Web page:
The panel on Method of Cataract Extraction agreed that there are circumstances under which either intracapsular or extracapsular extraction would be equally suitable for cataract removal in conjunction with intraocular lens implantation. Under certain circumstances, however, there may be a definite procedure of choice. To determine the specific indications for each of these methods, the panel recommended controlled studies comparing intracapsular and extracapsular cataract extraction in association with intraocular lens implantation. The panel also called for studies to determine the optimum timing and technique for discussion of the posterior lens capsule and for research on methods for preserving transparency of the posterior lens capsule after extracapsular extraction. In addition, the panel suggested that the precise relationship between various methods of cataract extraction and subsequent cystoid macular edema warrants further study.

Retinal detachment occurs more frequently after cataract extraction, with or without intraocular lens implantation, than in the population as a whole. Evidence concerning which method of cataract extraction combined with lens implantation carries less risk of retinal detachment is inconclusive at this time. Therefore, further study of this question is also recommended.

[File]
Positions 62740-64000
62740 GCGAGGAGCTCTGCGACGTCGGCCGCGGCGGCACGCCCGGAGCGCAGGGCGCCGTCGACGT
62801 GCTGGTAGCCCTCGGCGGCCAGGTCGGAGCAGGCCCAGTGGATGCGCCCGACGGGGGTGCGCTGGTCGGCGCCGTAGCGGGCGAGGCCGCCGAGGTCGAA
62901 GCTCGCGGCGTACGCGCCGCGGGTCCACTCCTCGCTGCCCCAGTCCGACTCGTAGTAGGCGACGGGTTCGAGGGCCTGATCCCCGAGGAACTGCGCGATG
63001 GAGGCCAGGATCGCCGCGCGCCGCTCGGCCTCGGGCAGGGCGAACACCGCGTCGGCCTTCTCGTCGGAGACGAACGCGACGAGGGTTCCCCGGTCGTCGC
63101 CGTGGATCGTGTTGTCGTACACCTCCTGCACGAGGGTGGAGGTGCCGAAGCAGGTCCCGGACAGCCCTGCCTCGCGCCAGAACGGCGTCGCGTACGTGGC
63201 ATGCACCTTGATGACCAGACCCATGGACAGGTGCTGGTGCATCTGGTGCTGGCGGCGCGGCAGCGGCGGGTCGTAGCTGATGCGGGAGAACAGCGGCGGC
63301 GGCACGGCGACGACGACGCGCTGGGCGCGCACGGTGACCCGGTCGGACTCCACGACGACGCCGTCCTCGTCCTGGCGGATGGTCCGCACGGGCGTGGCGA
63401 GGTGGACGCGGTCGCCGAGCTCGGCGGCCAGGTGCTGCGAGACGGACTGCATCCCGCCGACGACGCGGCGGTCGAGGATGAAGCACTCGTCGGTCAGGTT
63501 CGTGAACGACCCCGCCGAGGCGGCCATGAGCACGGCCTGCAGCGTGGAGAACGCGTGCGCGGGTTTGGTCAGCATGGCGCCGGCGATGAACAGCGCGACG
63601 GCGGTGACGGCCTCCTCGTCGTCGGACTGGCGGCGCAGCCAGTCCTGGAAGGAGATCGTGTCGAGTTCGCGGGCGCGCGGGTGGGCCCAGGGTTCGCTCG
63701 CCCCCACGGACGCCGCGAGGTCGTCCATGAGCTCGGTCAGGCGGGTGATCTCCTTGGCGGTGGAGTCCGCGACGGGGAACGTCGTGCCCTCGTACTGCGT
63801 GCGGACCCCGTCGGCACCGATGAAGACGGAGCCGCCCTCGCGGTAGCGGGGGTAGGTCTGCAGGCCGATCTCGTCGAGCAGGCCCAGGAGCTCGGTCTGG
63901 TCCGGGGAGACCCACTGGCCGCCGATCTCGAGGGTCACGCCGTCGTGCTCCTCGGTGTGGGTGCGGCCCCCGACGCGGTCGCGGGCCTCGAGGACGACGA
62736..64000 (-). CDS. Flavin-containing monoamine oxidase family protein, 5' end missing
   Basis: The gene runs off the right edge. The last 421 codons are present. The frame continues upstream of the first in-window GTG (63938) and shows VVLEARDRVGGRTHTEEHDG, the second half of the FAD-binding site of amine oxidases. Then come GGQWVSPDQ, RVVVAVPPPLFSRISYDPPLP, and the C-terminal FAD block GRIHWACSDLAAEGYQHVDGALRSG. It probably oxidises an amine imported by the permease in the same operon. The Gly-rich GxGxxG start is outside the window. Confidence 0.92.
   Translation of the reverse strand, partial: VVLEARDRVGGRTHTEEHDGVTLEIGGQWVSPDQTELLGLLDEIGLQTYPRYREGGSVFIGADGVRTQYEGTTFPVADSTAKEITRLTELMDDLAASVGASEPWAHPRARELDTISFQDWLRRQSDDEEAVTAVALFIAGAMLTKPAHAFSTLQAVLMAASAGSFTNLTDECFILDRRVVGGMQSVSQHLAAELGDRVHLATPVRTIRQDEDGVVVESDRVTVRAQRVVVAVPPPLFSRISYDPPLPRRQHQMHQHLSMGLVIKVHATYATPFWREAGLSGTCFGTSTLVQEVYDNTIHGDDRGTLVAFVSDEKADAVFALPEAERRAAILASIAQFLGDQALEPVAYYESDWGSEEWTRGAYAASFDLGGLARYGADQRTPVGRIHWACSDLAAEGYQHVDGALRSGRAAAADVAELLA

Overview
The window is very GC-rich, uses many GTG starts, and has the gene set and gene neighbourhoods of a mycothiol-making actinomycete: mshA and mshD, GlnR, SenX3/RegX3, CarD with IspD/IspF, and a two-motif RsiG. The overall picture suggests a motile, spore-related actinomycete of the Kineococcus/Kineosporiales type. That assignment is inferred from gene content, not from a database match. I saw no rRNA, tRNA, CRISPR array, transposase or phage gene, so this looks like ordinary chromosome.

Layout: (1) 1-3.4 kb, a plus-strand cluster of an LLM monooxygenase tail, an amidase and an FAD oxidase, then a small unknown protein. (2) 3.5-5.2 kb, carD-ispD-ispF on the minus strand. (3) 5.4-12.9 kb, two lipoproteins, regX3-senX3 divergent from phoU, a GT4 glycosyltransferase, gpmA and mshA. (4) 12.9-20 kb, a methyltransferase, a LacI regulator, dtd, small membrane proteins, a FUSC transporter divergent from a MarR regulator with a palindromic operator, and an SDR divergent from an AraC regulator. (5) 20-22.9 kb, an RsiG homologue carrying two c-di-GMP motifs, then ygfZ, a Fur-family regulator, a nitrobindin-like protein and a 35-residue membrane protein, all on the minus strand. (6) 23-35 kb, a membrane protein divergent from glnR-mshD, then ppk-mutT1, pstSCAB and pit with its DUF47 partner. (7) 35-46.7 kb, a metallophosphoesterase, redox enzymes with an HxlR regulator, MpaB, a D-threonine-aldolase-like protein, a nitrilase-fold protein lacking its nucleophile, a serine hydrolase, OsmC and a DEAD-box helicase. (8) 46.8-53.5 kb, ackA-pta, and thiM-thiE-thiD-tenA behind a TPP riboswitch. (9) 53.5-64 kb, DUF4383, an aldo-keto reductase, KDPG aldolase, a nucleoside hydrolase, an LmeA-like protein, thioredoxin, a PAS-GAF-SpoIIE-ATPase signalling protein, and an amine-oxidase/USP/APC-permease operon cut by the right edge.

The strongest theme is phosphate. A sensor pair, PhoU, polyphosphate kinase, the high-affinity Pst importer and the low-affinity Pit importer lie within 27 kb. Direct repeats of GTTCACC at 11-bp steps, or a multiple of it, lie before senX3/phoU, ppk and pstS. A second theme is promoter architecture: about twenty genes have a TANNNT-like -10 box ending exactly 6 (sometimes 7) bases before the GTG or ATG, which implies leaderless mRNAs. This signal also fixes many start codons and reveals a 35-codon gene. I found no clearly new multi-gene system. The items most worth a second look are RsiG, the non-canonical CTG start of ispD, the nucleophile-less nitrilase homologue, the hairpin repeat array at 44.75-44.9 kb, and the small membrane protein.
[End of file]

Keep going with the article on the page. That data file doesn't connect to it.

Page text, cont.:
Experience to Date With Intraocular Lens Implantation

The panel on Experience to Date with Intraocular Lens Implantation summarized and discussed clinical experiences with intraocular lens implantation which have been reported by many investigators. Excellent visual results have been reported for each of a variety of intraocular lens types, and some insight has been gained regarding possible advantages and risks associated with each. It was the consensus of this panel that the use of intraocular lenses is associated with a small but significant risk of additional complications beyond that of cataract surgery itself. Many of these may be transient or treatable medically and thus do not affect the visual result.

The incidence of severe corneal decompensation leading to significantly reduced visual acuity is reportedly greater following lens implantation, and it may require subsequent corneal transplantation. But this condition is not distinguishable from that which follows cataract extraction alone, and its occurrence has been reduced considerably in recent years by refinements in surgical techniques.